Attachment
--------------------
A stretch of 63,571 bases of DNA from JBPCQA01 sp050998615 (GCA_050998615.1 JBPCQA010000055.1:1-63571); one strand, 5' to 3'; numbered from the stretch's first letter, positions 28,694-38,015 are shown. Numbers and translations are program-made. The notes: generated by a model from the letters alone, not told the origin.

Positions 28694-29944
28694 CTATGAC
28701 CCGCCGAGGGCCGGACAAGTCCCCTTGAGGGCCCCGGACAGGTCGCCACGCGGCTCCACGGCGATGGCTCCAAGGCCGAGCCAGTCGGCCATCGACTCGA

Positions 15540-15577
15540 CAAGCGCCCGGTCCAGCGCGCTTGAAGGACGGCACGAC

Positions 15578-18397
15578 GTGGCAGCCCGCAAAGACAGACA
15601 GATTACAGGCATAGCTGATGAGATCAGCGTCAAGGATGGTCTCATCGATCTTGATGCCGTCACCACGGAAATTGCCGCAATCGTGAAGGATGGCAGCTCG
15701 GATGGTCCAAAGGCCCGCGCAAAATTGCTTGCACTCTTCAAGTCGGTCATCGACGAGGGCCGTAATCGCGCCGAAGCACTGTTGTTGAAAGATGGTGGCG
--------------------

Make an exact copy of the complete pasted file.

A stretch of 63,571 bases of DNA from JBPCQA01 sp050998615 (GCA_050998615.1 JBPCQA010000055.1:1-63571); one strand, 5' to 3'; numbered from the stretch's first letter, positions 28,694-38,015 are shown. Numbers and translations are program-made. The notes: generated by a model from the letters alone, not told the origin.

Positions 28694-29944
28694 CTATGAC
28701 CCGCCGAGGGCCGGACAAGTCCCCTTGAGGGCCCCGGACAGGTCGCCACGCGGCTCCACGGCGATGGCTCCAAGGCCGAGCCAGTCGGCCATCGACTCGA

Positions 15540-15577
15540 CAAGCGCCCGGTCCAGCGCGCTTGAAGGACGGCACGAC

Positions 15578-18397
15578 GTGGCAGCCCGCAAAGACAGACA
15601 GATTACAGGCATAGCTGATGAGATCAGCGTCAAGGATGGTCTCATCGATCTTGATGCCGTCACCACGGAAATTGCCGCAATCGTGAAGGATGGCAGCTCG
15701 GATGGTCCAAAGGCCCGCGCAAAATTGCTTGCACTCTTCAAGTCGGTCATCGACGAGGGCCGTAATCGCGCCGAAGCACTGTTGTTGAAAGATGGTGGCG